Jason Ahrns, a graduate student at the University of Alaska-Fairbanks, and other scientists from the U.S. Air Force Academy and Fort Lewis College—all part of a project sponsored by the National Science Foundation—have been on a mission. This summer, the group has taken to the skies in the National Center for Atmospheric Research’s Gulfstream V research aircraft, logging a total of 30 hours over multiple flights, in search of sprites.
Sprites, also known as red lightning, are electrical discharges that appear as bursts of red light above clouds during thunderstorms.Because the weather phenomenon is so fleeting (sprites flash for just milliseconds) and for the most part not visible from the ground, they are difficult to observe and even more difficult to photograph, rather like the mischievous air spirits of the fantasy realm that they’re named for. Ahrns and his colleagues, however, have captured extremely rare photographs of the red lightning, using DSLR cameras and high speed video cameras positioned in the plane’s window. The researchers hope to learn more about the physical and chemical processes that give rise to sprites and other forms of upper atmospheric lightning.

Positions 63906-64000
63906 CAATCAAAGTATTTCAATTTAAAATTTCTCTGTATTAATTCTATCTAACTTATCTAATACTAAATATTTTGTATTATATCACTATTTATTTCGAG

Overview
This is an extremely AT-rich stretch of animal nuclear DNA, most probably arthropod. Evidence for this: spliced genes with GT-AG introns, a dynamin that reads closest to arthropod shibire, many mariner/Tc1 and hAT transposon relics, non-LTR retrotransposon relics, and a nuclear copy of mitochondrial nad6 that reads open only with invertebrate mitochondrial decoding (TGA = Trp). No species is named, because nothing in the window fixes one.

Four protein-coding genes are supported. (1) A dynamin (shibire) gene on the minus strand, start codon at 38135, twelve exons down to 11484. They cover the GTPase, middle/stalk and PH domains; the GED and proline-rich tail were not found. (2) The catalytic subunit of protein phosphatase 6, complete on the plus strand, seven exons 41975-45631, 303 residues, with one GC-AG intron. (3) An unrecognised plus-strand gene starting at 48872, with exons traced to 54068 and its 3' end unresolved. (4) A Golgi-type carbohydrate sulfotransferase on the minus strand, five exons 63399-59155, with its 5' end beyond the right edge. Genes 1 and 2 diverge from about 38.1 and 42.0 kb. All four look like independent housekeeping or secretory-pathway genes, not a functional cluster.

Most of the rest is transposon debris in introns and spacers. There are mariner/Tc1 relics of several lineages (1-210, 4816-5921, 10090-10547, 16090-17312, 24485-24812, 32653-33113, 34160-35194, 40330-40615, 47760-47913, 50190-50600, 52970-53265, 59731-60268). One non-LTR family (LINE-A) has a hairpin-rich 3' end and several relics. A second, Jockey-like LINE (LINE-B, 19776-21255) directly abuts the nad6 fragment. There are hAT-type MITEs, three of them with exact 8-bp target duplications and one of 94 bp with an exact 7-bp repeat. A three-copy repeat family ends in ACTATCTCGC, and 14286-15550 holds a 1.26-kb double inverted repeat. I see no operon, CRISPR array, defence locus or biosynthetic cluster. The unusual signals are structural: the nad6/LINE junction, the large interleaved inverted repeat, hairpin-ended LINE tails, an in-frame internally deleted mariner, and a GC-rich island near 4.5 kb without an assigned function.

Read the full article at: smithsonianmag.com